Amazon is making its second-biggest acquisition ever — the smartphone-connected video-doorbell startup Ring. Amazon is paying between $1.2 billion and $1.8 billion for Ring, which gives it another tool as it begins to deliver packages inside consumers’ homes. Its biggest acquisition is, of course, last year’s $14 billion purchase of Whole Foods. [Theodore Schleifer and Jason Del Rey]
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Uber’s culture fixer-upper, Frances Frei, is leaving the company after less than a year. Frei was hired last June as SVP of leadership and strategy, with the express goal of fixing Uber’s broken culture and putting its controversial CEO and co-founder Travis Kalanick on the right path. She’s moving on to a new leadership development program for companies, aimed at women and underrepresented minorities, before returning to Harvard Business School. Meanwhile, here’s an unforeseen use case for Uber and Lyft: Sick people are increasingly using ride-hail services to get to the emergency room, putting drivers at risk and exposing them to legal liability. [Kara Swisher / Recode]
Visual search company Pinterest has hired its first-ever COO. Former Google and Square executive Francoise Brougher is a major hire for Pinterest, which appears to be close to an IPO. At Google, Brougher eventually led the global sales and operations teams for Google’s small-business advertisers; at Square, she essentially became the company’s COO, and helped solidify its business for its late-2015 IPO. [Kurt Wagner / Recode]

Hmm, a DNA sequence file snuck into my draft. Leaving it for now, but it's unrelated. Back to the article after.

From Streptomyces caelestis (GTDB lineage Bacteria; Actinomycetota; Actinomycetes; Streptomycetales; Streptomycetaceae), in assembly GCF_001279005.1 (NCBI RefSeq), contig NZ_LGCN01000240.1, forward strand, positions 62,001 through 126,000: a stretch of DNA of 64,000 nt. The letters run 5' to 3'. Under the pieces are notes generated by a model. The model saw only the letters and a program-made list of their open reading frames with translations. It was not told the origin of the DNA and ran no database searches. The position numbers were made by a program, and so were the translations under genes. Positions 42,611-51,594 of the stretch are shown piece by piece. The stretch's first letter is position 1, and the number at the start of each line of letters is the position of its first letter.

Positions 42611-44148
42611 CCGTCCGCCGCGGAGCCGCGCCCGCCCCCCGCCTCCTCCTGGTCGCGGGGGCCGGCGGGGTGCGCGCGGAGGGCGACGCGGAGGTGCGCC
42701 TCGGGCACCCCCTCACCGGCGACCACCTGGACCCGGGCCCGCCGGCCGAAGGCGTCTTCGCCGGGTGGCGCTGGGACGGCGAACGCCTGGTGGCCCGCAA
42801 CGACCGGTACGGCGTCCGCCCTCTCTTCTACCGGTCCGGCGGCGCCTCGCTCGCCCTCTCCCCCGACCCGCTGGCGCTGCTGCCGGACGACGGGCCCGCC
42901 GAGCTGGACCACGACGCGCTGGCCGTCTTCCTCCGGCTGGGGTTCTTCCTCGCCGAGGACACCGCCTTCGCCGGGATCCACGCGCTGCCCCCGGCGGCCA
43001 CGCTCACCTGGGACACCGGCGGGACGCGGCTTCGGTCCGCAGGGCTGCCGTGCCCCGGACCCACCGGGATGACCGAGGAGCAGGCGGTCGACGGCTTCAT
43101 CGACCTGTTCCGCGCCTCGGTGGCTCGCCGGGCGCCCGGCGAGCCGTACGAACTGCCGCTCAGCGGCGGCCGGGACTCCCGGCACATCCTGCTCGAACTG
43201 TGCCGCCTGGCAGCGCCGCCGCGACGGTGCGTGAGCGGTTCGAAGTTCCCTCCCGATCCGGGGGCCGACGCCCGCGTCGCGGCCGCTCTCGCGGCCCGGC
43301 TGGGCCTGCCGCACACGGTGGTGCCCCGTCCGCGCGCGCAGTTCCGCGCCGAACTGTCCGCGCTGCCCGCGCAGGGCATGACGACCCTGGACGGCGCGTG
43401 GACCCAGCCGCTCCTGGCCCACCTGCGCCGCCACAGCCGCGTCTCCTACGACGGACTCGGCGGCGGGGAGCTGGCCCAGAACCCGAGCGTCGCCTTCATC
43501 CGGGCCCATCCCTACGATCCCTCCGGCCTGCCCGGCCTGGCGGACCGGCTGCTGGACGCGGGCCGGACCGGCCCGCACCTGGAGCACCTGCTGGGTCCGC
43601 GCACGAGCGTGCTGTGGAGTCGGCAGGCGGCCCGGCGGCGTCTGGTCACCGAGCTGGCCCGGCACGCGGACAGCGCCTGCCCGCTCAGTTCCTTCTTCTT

Former U.S. President Barack Obama isn’t happy with Facebook and Google. They’re not just incredibly profitable tech companies, he said, they are “public goods” with a responsibility to serve the public. Speaking at MIT’s Sloan Sports Conference last Friday, Obama said he wants the internet giants — he called them a duopoly — to rethink their business models and algorithms. Meanwhile, Facebook turned to Twitter to explain the recent Twitter-fueled controversy over the Trump campaign’s 2016 ad spend. [Peter Kafka / Recode]
Location, location, etc.: Ford settled on Miami as the home base for its autonomous ride-hail and delivery business. The company’s three-pronged approach includes a delivery pilot in partnership with Dominos and Postmates, testing self-driving cars around the city and setting up a dedicated fleet-management center. Meanwhile, T-Mobile and Sprint also selected several cities — including Dallas, LA and Washington, D.C. — for building out their 5G data networks; the first 5G-ready smartphones comes out next year. [Johana Bhuiyan / Recode]
Top stories from Recode
Square’s Venmo competitor — the Cash app — had more than seven million customers in December.
That’s … pretty big?
Here’s why Katie Couric left Yahoo.
”They hired some big names, and yet they were in the witness protection program,” Couric said on the latest episode of Recode Decode, hosted by Kara Swisher.
This is cool
The real Angry Birds of Finland.
This article originally appeared on Recode.net.